Students participating in the Summer School will:
The tuition fee is 150 Euros.
Financial support is available for a limited number of participants. Please find the details below.
To apply, fill in the application form, save it with the following name: 2022GMRSS_[lastname_firstname], and submit it to firstname.lastname@example.org. Please do not send any other documents. Late or incomplete applications will not be considered.
The deadline for applying is Wednesday, May 25 2022, 12:00 p.m. CET.
Who should participate?
A strong command of English is required.
The following types of financial support are offered by TLI:
Applicants for scholarships must have:
We strongly encourage people belonging to national or ethnic, linguistic, religious or racialised minorities, as well as Indigenous people to apply for the Summer School.
Location and Institutions
The Summer School is organized by the Tom Lantos Institute (TLI), the University of Public Service (Budapest), the Human Rights Consortium (School of Advanced Study, University of London), and Minority Rights Group International. Due to the ongoing COVID-19 pandemic, the 2022 summer school programme will be held entirely online using a Moodle-based online learning platform.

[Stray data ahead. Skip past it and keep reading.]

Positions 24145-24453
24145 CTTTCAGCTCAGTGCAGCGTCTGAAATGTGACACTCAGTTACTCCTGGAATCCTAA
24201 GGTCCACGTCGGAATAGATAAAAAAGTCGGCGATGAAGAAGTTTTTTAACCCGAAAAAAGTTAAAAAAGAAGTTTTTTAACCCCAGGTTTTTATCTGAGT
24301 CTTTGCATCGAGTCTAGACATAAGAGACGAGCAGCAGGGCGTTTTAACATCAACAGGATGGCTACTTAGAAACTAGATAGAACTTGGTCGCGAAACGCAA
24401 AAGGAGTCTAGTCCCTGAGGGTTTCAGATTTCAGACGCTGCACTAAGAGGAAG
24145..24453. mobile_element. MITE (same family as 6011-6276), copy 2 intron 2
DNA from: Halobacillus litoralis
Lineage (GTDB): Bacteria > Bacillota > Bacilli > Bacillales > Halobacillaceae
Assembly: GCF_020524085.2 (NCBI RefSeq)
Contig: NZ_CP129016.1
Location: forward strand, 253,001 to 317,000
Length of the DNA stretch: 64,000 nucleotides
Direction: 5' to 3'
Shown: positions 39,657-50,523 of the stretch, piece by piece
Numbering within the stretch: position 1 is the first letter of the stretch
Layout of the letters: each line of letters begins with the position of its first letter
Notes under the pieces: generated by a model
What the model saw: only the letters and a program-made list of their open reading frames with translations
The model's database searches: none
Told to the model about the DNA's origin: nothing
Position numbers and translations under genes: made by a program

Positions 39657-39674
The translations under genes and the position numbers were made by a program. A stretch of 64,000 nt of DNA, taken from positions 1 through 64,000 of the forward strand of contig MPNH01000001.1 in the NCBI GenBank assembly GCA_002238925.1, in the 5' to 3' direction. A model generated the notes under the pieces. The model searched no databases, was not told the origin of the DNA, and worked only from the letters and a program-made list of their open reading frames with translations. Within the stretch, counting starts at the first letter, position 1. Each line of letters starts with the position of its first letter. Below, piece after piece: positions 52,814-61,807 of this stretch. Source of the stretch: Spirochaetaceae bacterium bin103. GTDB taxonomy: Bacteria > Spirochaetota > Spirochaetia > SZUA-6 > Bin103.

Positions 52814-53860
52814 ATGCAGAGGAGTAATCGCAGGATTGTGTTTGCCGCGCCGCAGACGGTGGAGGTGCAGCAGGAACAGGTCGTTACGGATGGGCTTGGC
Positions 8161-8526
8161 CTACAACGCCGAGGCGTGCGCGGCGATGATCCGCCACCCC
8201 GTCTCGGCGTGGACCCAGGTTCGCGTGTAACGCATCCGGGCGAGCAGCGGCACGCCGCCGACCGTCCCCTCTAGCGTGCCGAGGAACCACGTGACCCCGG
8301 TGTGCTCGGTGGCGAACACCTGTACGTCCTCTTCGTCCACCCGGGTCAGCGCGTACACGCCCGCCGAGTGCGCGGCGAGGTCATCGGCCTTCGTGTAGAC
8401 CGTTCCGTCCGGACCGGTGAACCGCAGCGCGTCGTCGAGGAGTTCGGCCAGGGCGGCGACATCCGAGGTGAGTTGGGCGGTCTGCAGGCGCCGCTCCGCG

Minimum Computer Specifications
You must have regular access to a computer (or mobile device) with an internet connection so that you can access your learning materials and live webinars through the online learning platform that will be used to deliver the summer school programme.
 The Working Group on Minority Issues was its predecessor but essentially served the same function of providing a forum for dialogue, to raise awareness, understanding and mutual respect between minorities and governments and to make recommendations for peaceful and constructive resolutions to minority issues.
 “This is Our Home”: Stateless Minorities and Their Search for Citizenship, UNHCR Statelessness Report 2017, available at https://www.unhcr.org/ibelong/wp-content/uploads/UNHCR_EN2_2017IBELONG_Report_ePub.pdf.
OSCE Office for Democratic Institutions and Human Rights, 2019 Hate Crime Data Key Findings available at https://hatecrime.osce.org/infocus/2019-hate-crime-data-now-available